Income Tax

The United States has a progressive income tax, meaning the tax rate increases with the amount of income. Income tax is collected by the federal - and sometimes state and local governments - to pay the expenses of running the government.

Who Pays Income Taxes

  • Individuals
  • Companies and corporations
  • Partnerships and trusts
  • Estates

In the US, taxable income is defined as all income from all sources (gross income) minus any legal deductions and/or exclusions.

Personal Income Tax

Taxable Income

  • Ordinary Income - wages, salaries, tips, received spousal support, paid child support, business income and loss, taxable IRA distributions, rental income, unemployment compensation, Social Security benefits above a certain level, stock dividends
  • Capital Gains - sales of investment property - real estate, stocks, bonds, non-inventory assets

Non-Taxable Income

  • Received child support
  • Student loan interest payments
  • Deductible IRA, SEP, and SIMPLE contributions
  • Nontaxable employee fringe benefits
  • Self-employment health insurance premiums and half of self-employment tax
  • Spousal support paid by the taxpayer

To calculate adjusted gross income you can either itemize your deductions or take the standard deductions given by the IRS, whichever is more beneficial to you.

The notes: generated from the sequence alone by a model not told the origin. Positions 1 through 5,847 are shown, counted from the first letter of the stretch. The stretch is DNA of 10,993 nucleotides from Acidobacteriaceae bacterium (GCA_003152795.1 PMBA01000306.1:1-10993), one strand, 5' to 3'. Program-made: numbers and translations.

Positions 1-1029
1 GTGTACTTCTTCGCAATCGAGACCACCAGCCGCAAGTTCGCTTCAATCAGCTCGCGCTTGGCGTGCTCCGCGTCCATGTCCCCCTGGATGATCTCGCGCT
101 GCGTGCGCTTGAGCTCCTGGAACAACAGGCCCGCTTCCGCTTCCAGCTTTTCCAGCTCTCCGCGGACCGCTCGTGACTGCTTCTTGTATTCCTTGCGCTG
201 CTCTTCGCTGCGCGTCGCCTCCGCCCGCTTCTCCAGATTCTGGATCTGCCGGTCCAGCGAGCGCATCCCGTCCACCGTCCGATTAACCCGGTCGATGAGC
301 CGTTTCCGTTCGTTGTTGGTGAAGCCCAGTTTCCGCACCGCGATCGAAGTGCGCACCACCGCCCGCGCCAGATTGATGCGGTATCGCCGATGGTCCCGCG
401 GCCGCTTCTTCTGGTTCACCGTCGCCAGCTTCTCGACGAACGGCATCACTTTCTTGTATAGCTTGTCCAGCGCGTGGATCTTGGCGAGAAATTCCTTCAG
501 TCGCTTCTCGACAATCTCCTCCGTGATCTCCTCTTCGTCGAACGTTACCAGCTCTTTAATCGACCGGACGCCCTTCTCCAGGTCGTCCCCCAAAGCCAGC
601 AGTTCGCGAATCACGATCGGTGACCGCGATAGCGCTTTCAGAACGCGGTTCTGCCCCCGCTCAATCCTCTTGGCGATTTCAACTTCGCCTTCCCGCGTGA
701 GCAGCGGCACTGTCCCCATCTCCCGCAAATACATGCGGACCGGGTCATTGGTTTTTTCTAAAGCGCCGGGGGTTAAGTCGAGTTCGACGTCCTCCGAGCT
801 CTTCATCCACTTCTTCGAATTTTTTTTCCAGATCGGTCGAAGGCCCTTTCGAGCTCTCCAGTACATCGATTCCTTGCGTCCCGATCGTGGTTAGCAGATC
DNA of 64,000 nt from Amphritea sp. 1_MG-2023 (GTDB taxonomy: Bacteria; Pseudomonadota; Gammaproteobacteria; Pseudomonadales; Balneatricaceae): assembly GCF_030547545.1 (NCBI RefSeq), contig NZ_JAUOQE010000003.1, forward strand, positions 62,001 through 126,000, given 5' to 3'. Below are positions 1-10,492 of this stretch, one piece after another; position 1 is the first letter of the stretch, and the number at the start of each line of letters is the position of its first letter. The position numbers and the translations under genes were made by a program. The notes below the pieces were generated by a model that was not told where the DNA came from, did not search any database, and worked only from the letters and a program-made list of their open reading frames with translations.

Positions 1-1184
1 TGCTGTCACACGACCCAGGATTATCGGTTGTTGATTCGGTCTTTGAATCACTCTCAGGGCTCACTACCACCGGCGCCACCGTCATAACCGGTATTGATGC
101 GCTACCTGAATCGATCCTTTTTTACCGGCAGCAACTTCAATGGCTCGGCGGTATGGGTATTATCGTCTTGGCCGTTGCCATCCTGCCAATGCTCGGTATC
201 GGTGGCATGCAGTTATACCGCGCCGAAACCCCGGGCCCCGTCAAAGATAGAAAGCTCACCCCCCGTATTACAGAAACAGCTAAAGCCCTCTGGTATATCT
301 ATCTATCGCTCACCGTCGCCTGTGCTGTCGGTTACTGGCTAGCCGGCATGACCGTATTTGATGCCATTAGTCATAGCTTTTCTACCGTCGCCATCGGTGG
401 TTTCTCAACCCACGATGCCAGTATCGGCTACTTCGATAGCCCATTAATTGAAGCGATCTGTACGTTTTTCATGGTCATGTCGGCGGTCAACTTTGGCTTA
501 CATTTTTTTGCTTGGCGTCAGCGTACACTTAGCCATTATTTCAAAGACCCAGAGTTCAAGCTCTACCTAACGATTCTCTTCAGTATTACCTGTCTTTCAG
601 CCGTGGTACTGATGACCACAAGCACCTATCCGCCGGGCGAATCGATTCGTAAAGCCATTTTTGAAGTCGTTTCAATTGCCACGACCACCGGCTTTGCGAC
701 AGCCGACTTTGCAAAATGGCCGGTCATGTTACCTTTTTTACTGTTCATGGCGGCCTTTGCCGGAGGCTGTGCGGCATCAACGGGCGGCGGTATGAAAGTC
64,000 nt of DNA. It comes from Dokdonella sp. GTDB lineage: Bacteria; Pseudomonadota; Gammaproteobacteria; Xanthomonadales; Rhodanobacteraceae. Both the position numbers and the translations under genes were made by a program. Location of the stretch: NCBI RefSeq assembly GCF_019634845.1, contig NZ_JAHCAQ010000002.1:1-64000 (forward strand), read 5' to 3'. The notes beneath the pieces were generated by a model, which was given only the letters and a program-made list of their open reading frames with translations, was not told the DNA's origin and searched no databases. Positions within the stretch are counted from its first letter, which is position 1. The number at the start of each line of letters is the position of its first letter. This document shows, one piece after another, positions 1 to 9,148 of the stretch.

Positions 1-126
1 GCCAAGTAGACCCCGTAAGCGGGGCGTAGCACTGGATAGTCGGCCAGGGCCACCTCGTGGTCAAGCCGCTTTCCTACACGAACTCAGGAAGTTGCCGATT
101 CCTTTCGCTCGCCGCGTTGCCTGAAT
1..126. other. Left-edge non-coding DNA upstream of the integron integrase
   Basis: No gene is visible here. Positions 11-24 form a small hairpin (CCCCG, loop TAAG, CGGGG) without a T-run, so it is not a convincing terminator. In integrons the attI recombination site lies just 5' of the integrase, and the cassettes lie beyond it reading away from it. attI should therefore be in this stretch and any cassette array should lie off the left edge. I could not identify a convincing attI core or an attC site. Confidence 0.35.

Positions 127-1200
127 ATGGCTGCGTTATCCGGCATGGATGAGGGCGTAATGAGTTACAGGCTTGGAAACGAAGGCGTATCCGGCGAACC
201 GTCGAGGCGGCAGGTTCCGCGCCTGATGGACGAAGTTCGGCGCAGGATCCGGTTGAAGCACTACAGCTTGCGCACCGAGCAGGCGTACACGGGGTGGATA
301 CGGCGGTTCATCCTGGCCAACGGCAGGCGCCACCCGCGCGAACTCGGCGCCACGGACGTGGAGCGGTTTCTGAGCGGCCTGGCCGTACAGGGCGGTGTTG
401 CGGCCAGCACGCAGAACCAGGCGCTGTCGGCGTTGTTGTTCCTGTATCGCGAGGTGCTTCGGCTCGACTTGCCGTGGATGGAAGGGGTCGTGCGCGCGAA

2008 IRS Standard Deduction Amounts

  • $5,450 for single filers
  • $5,450 for married couples filing singly
  • $8,000 for head of households
  • $10,900 for married couples filing jointly

The tax rate varies according to tax brackets. Tax brackets start at 10% of adjusted gross income and go up for increasing intervals of income based on filing status.

Filing Federal Income Tax

When it comes to figuring taxes, many have no problems filing their own tax returns. However, especially when it comes to earned tax credits or itemized deductions, tax returns can get complicated quickly. Considering the consequences to not paying taxes, consulting a tax attorney is important.

Beyond ever-growing interest and penalties, it is actually against the law to not pay your income taxes. Failure to pay your income taxes results in criminal charges, leading to criminal punishment of fines and/or prison time.

If you have income tax questions or issues surrounding paying income taxes, speak with a qualified Tax Lawyer near you today. Federal tax law is constantly changing, and with state and local law also involved, you need an experienced, local tax lawyer on your side.


Tax Term of the Day

Marital Status

Marital status is the primary factor used in determining the filing statuses available to a taxpayer.

Category: Tax Law


Latest Tax Question

Why am I being Audited by the IRS?

There are certain factors that the IRS looks for on a tax return that can lead the IRS to select a given tax return for an audit. The IRS keeps the exact list of those factors and the formulas it uses to evaluate them a secret.

Category: Tax Law




Share this page with a friend